The city — sliced, diced and served with a dash of sauce
Mr bean comes to town
When we hear D Major Cohen, senior coffee education specialist at Starbucks, will be in town this Tuesday, we drop him an email to figure what’s brewing. “Coffee theatre,” he tells us, adding, “it is the visual treat of coffee making.”
With his life dedicated to coffee, we ask him to reveal something we didn’t know about the bean. “There is no such thing as an ‘espresso bean’. It is made from coffee beans roasted to an espresso roast.” Cohen leaves us with a few tips on drinking coffee, too. “Smell first. The tongue is only capable of distinguishing four tastes: salt, sweet, bitter and sour. The nose can detect thousands of subtleties.
“Secondly, slurping is good as you aerate the coffee by spraying it across your palate, which enables the flavours to reach your nose,” says Cohen, leaving us with something to ponder over. “As you taste a coffee, think about where on your tongue you are experiencing the flavours. Does the coffee hit you on the tips and side of your tongue? How does the coffee feel in your mouth? What is the ‘weight’ of coffee on your tongue?” We surely have got some drinking to do.
YOU gape with awe as Vidha Saumya explains how she achieves a wondrous variety of strokes and shades with the humble ballpoint pen. The artist is frequently seen on afternoons at Galerie Mirchandani and Steinruecke, where her drawings are exhibited alongside Buddhadev Mukherjee’s works in a twin solo titled, Body as Site.
Artist Vidha Saumya will soon print and exhibit a book of 30 drawings titled Gunpowder. PIC/TUSHAR SATAM
Saumya’s artistic weapon of choice is Cello Gripper in four colours — black, blue, red and green — which she uses on rice paper to show voluptuous men and women meshed together, very much like what you’d see in a crowded railway compartment. But Saumya reveals that, alongside the seven drawings on display (called Messes of the Afternoon), she has been working on a book of 30 drawings — more complex and detailed than those that you see on the walls of the gallery. Titled Gunpowder, this will be Saumya’s second collection of drawings, and, if you are in love with the graphite-like tones her ballpoint achieves, be warned that Saumya will print just 30 copies. “I am currently doing trials and tests for the print process so that the effect of the ballpoint on paper translates as closely in print,” she says.
IT IS not often that one gets to have a queen in our midst, so it was heartening to see HH Rajmata Shubhangini Raje Gaekwad of Baroda inaugurate The Museum Society of Bombay’s exhibition of Indian coats of arms at the Chhatrapati Shivaji Maharaj Vastu Sangrahalaya, curated by numismatist Anuj Pakvasa.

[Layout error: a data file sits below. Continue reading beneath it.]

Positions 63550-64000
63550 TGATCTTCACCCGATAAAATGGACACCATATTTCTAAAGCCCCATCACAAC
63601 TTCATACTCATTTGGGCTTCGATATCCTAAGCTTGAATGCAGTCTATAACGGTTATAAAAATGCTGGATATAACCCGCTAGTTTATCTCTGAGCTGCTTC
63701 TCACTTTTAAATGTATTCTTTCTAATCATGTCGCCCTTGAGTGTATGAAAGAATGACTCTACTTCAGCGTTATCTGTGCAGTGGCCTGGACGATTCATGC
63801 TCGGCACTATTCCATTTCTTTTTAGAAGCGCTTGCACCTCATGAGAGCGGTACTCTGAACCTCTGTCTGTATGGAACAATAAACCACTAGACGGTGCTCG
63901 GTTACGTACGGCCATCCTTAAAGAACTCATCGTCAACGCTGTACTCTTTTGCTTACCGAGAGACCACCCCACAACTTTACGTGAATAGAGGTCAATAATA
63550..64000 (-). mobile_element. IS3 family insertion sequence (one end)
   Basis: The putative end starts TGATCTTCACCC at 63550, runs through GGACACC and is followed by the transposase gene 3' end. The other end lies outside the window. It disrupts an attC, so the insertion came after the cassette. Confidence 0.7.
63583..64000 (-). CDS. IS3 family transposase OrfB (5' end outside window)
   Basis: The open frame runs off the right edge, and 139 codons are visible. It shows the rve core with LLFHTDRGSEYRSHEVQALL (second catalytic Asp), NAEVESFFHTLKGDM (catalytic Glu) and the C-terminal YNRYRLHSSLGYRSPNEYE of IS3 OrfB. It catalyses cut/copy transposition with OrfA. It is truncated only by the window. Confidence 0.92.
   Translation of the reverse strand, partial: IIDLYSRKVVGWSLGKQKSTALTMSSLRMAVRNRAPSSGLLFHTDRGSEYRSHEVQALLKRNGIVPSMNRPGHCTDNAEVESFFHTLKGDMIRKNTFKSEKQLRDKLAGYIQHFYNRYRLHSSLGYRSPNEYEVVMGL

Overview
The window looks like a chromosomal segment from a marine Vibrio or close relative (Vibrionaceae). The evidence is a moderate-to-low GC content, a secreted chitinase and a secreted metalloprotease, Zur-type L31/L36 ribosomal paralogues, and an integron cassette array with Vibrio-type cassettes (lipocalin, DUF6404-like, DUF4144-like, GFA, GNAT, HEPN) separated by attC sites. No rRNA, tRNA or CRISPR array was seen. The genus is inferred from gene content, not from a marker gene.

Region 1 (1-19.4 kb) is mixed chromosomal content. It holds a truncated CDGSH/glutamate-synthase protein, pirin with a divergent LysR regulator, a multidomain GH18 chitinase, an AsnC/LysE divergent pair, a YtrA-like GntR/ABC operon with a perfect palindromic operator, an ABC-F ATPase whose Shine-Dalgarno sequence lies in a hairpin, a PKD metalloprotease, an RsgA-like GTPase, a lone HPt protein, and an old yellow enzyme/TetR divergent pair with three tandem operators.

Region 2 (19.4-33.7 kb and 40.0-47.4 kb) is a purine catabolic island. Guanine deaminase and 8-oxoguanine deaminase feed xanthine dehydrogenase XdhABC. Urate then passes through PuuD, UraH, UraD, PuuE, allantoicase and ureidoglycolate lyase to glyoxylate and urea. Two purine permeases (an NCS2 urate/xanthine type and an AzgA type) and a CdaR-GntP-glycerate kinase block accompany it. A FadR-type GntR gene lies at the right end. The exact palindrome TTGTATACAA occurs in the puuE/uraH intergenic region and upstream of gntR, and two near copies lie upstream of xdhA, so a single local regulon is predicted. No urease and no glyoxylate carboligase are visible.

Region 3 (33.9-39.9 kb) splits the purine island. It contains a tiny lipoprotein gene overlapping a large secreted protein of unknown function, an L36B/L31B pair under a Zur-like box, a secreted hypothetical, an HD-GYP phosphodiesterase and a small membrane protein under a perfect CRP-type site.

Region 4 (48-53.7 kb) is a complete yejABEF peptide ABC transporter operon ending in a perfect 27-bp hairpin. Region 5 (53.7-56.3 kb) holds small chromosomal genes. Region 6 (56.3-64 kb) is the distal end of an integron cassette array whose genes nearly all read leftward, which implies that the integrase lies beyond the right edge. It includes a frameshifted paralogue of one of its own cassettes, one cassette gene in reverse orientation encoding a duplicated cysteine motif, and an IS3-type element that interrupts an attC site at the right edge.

Rajamata Shubhangini Raje Gaikwad (centre) gets felicitated at CSMVS. PIC/KETAN DOSHI
The Maharani is no stranger to India’s regal cultural past, which she made amply clear as she shared a swift history lesson on the relevance of insignia in the country. “We think of coats of arms as a Western import, but we have always had it in India. Shivaji, the Nawabs and even the royal house of Baroda have had a coat of arms.” As she went on to describe how the durbar of Laxmi Vilas Palace in Baroda is splayed with their equestrian insignia, she could not help talking about developments at the Baroda Museum, founded by Maharaja Sayajirao Gaekwad III. “For Ganesh Utsav, 400 children make little clay Ganeshas. During Diwali, we have organised a killa-making competition for them,” she said. Given his love for bringing more children into museum spaces, we are sure that, Sabyasachi Mukherjee, CSMVS’s director and alumnus of the acclaimed Maharaja Sayajirao University of Baroda, would have been pleased to hear this.
Gandhi and Jinnah on the same page
HISTORY buffs dig such highs. Back in 1944, between September 9 and 24, Mahatma Gandhi and Mohammed Ali Jinnah broke bread as they plunged into crucial talks on India’s Independence. The place will always remain integral to India’s freedom struggle as the two political heavyweights chalked out the way forward post Independence and partition.
Jinnah House on Mount Pleasant Road. FILE PHOTO
This beautiful home, originally called South Court, was built on Mount Pleasant Road (now Bhausaheb Hirey Marg), by famous British architect Claude Batley and completed in the late 1930s at the cost of R2 lakhs.
He appointed a Muslim clerk, an English architect, a Hindu plumber and an Italian stonemason to construct this massive bungalow. Jinnah stayed here till 1947, when both countries secured their Independence.
A MAN finds himself sitting in a café, but in reality, this space doesn't exist. He is in a state of coma. The trouble is that he doesn’t remember how he got here, and there begins his struggle to return to reality.
Suspend all disbelief when you watch Coma Café, a 30-minute film by Avi Vasu. “It’s a fantastical plot, where the café represents a space where people in a coma end up,” says the 25-year-old, who feels it is also a metaphor for stagnated lives. The cast includes Satyadeep Misra (in pic), Mahesh Manjrekar and Aditi Vasudev among others. While the teaser is out on Instagram, the film will release online by the end of the year. Vasu’s earlier work includes a short film, Lost and Found, about a boy who finds his calling after he finds a camera left behind in a cab. Watch the teaser on https://instagram.com/p/5oHglsl7Lr/